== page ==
Thursday, January 30, 2014

Why learning Python is a good thing

Lately I've been addicted to learning "Python" from CodeCademy - - to form a habit you have to do something daily for around 3 weeks, but as I'm already on my 10 days streak ; I know that I'm doing myself a favor.

It feels good to have a daily little challenge and while I'm not too fond of "sudoku" - I like to flex my old knowledge of developing language - after all I used to know Turbo Pascal, Turbo Basic, and Turbo C++, and had some java experiences too ; I always felt that in  order to know about computers I had to learn how to program.

why Python?

The fun thing about programming language, is that it almost always involve endless arguments like "language X is the best because this or that" and my first experience with programming started with Gw-basic (and everyone would agree that it was the worst programming language).
But those discussions are really trivial - the important thing is To code.

Python is attractive because it's pre-installed on OS X and Linux (although the version might differ greatly) - it can run interactively through the terminal or can run files and frankly can handle pretty complex project (myPaint if I'm not mistaken is written in Python).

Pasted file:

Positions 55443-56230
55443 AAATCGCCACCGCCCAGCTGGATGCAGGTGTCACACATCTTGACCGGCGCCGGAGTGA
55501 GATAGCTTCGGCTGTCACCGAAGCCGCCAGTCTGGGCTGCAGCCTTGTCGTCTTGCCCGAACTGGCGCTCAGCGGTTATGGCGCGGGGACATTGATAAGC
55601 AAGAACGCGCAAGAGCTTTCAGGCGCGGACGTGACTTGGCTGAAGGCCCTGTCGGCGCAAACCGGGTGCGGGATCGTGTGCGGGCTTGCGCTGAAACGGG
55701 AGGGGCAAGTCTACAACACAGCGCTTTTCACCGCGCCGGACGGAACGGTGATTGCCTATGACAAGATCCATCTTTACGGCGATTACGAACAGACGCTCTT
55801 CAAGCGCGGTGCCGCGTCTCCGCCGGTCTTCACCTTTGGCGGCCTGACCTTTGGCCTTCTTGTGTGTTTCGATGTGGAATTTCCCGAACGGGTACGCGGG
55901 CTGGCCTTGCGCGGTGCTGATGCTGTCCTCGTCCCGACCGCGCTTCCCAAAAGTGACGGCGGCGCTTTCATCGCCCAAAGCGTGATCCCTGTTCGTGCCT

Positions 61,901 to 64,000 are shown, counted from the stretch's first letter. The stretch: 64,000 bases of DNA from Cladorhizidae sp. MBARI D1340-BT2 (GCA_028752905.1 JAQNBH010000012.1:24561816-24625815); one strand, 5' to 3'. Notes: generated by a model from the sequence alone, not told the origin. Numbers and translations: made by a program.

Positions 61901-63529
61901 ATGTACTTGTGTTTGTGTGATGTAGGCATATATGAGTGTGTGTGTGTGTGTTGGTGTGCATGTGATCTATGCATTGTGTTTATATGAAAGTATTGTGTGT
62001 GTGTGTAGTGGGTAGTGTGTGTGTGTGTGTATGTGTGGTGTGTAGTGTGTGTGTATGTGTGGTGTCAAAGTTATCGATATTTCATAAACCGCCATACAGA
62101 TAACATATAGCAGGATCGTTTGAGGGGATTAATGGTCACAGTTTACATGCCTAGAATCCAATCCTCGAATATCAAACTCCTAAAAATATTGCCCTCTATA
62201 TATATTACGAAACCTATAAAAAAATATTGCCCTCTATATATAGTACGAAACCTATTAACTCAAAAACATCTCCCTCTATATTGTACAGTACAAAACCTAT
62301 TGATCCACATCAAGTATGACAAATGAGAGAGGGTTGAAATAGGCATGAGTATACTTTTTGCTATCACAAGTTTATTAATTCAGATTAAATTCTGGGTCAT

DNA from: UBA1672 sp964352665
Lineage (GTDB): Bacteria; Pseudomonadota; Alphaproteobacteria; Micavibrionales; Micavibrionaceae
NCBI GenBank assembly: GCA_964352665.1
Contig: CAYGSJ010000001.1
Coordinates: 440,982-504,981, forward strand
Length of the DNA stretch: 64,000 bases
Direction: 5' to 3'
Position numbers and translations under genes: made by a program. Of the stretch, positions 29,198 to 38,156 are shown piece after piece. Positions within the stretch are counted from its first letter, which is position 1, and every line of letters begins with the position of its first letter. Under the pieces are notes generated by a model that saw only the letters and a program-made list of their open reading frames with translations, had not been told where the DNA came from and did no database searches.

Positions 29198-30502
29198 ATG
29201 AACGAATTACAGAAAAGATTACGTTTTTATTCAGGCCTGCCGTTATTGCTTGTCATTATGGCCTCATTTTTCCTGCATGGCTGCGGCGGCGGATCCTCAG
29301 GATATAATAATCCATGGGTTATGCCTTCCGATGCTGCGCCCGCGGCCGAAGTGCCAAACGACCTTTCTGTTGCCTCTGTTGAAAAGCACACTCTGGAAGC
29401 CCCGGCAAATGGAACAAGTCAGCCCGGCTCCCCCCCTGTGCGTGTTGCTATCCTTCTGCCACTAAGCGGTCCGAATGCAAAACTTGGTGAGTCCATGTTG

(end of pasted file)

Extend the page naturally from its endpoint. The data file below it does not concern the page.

what benefits?

Spending 5 to 10mn each day solving puzzles on codeCademy is fun,  giving me a nice feeling of achievement to start the day and in the long run - it feels good to realize that I've made progress and can now write simple  Python scripts.

CodeCademy is a great website to track efforts, and to motivate people to continue.

Incidentally 2 stories lately picked my interests - one was about a generous developer who offered a homeless guy a challenge and the second was the interview of CodeCademy creator Zach Sims by Stephen Colbert - these 2 success stories revolve around the passion for coding.

Another thing inspires me and that's making a game - (maybe involving a call-centre simulation?)
Why you shouldn’t make a game (or, why you should make a visual novel) | Kinetic Literature: Answer: probably not good game developers willing to work for free. ”Developer” tends to be a profession with relatively high demand, and a correspondingly high market value. $50 per hour is on the low end of what you can expect to pay a freelance developer. Similarly, good artists expect to be paid for their work. When it comes to art, there’s a wider spectrum “acceptable” qualities (and prices to go with them), to get a good idea of what’s available, browse around the Deviant Art jobs forum.

But that would be in the long long run...

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